Post O.J., a lot of attention has been paid to celebrities in legal trouble. Analyzing everything from their courtroom attire to whether or not their pores look healthy can bring everyday people closer to the celebrity's curiously artificial world. But, though this makes us happy, it spells doom for the celebrity.
Exhibit A: Michael Jackson. This new year, television will be inundated with retrospectives on Jackson's career, his troubles and the evolution of his face - this bizarre testament to self-hatred writ in flesh. We'll wonder whether or not he molested a child. Again. We'll cringe and smile, reducing the vast arc of Jackson's life to the butt of water cooler jokes.
So the important question becomes, why does this highly successful, intelligent and talented performer engage in self-destructive activities? How could he risk all of his wealth and power by acting so irresponsibly? (Whether he considers it "charming" or not, sleeping with young children is savagely irresponsible.) Jackson defenders will say that the pop icon is being unfairly criticized by the media, but Jackson does not sleep with children because of the media's unreasonable demands. He commits these indiscretions because of a spiritual illness. I am referring to how the curiously artificial environment of his childhood left him completely deprived of a moral framework to help arbitrate his whims.
Early on, Jackson was trotted on stage and told to perform. The Jackson family's success was tied to this child's ability to sing and dance. These intense demands and constant scrutiny twisted inward the child's spontaneity and ripped to shreds any semblance of a healthy childhood. In the ensuing decades, Jackson corralled nearly $500 million as a pop icon and businessman. His wealth and fame further liberated him from the rules of social or economic accountability that define most people's sense of self. Never a part of society, Jackson receded into a fantasy world complete with amusement parks, oxygen tanks and a chimp named Bubbles.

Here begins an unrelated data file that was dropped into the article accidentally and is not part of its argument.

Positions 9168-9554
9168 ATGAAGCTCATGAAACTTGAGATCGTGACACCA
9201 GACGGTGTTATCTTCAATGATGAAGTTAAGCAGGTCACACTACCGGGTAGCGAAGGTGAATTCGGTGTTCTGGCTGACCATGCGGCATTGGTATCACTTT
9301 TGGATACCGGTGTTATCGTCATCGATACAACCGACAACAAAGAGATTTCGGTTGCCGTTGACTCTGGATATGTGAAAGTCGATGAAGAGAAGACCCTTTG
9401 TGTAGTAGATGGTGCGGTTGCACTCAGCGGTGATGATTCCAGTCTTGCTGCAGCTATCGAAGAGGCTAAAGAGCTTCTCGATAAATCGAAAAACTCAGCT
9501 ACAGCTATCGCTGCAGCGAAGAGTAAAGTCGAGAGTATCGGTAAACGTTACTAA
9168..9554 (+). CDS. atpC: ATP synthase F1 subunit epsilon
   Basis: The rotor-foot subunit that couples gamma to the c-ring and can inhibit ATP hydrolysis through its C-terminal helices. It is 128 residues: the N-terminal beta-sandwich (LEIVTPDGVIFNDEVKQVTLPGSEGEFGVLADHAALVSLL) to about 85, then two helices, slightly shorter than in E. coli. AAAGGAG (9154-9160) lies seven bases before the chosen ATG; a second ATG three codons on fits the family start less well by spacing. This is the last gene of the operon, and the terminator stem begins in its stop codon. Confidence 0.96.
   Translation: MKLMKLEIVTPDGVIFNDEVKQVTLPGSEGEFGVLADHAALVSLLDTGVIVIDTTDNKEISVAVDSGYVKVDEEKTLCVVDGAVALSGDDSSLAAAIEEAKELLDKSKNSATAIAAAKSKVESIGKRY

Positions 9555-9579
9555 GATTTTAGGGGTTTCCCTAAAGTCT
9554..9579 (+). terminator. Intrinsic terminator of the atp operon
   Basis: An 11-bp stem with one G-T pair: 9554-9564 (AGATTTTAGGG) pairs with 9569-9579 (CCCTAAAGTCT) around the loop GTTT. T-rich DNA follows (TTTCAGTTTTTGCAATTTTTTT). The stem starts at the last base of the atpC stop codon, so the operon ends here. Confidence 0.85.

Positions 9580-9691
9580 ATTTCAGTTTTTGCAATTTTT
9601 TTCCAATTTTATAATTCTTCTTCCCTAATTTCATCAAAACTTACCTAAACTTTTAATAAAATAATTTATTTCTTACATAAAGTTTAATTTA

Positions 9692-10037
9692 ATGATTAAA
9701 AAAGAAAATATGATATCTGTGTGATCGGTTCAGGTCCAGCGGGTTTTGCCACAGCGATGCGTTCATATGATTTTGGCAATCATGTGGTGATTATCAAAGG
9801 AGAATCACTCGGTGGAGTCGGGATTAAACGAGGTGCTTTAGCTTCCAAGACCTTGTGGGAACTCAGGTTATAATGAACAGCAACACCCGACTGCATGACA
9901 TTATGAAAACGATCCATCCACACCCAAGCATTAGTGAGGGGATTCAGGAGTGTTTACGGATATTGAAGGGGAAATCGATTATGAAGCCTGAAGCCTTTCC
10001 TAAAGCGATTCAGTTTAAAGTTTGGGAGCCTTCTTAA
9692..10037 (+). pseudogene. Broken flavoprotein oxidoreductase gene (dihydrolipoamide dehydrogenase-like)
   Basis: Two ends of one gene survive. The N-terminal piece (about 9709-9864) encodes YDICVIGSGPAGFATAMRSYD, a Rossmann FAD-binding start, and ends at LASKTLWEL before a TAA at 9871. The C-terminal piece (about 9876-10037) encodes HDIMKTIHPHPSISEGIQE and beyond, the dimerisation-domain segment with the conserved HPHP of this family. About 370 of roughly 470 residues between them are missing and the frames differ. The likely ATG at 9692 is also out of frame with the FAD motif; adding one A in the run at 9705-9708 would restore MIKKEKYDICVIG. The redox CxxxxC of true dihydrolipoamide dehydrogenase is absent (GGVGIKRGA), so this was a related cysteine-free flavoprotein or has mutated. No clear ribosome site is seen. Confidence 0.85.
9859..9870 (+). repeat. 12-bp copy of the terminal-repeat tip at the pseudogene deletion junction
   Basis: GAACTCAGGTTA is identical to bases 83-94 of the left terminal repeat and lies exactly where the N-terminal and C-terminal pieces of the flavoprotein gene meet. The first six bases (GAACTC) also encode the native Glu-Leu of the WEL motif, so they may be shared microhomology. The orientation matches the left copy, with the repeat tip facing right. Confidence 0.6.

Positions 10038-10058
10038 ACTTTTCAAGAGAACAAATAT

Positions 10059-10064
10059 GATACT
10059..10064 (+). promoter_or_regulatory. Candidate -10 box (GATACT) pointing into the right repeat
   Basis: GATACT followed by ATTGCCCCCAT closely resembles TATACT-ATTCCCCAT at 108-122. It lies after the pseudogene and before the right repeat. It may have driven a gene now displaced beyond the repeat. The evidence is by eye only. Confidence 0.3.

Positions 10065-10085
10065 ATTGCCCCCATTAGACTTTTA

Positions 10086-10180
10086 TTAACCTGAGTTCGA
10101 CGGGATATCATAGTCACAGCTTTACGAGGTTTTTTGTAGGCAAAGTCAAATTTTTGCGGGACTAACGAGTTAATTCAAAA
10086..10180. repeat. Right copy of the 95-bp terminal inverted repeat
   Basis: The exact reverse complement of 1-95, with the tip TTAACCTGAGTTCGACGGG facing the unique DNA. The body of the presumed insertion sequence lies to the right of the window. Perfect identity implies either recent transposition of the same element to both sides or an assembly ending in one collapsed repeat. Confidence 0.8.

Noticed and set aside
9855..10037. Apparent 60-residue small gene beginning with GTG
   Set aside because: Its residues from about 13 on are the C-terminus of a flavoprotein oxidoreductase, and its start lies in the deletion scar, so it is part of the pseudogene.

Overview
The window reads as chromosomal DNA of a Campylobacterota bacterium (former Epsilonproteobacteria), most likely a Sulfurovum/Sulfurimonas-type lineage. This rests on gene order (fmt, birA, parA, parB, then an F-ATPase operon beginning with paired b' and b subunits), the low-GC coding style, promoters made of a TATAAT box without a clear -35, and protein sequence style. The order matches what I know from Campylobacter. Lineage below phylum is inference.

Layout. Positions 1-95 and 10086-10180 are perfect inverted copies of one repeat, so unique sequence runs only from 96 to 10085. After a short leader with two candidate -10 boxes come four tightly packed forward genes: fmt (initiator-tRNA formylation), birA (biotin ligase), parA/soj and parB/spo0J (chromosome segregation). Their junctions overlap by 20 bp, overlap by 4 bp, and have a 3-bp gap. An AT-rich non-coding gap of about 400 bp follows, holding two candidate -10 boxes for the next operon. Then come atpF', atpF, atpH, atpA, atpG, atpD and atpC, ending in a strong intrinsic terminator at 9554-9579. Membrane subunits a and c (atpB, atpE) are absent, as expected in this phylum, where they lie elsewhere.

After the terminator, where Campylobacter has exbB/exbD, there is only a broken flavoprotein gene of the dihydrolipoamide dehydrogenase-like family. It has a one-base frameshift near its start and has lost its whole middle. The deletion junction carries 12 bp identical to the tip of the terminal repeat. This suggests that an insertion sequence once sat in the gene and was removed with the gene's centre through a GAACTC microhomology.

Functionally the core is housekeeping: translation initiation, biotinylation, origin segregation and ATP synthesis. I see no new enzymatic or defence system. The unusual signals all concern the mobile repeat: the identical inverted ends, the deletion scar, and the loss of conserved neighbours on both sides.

"This is a fantasy business. It's not a reality-based business, so they don't have reality checks. Often they seem to go over deep ends. It's not for attention, it's not for money. It seems to be a result of the business." said In Touch Weekly magazine editor, Tom O'Neil, to an AP reporter.
Most of us spend our teen years testing social boundaries to learn about ourselves. It is from these experiences that we build a moral foundation that arbitrates what to take in and what to reject. This foundation gives definition to our lives. It forms the principles that give our lives meaning. Jackson, by contrast, enjoyed a life quite beyond the normal laws of human decorum. His fame, talent and wealth meant that he would not be neutered by the normal economic boundaries that enmesh the rest of us. It also meant that everything in his life was fraught with a sense of impermanence. He could do as he pleased, therefore, no real value could be assigned to his life. His frame of reference became aesthetic. He drifted from one outrageous fancy to the next. His life was in a constant state of flux. From this perspective, Jackson seems not merely a victim of external factors (i.e., oppressive father, hyper critical media, etc.), but of his own inability to develop a moral or spiritual foundation. There were clues to Jackson's self-torment. Most notably, his attempts at psychotherapy with a scalpel.
Still, we gazed adoringly at Jackson precisely because he was beyond the social laws and we delight in his destruction because it makes us feel as if we've supplanted him. In a culture that is increasingly vain and materialistic, Jackson's rise and fall is a signpost for our great moral task: the need to carve out an immutable foundation that will help us quell the savagery that is innate to human beings.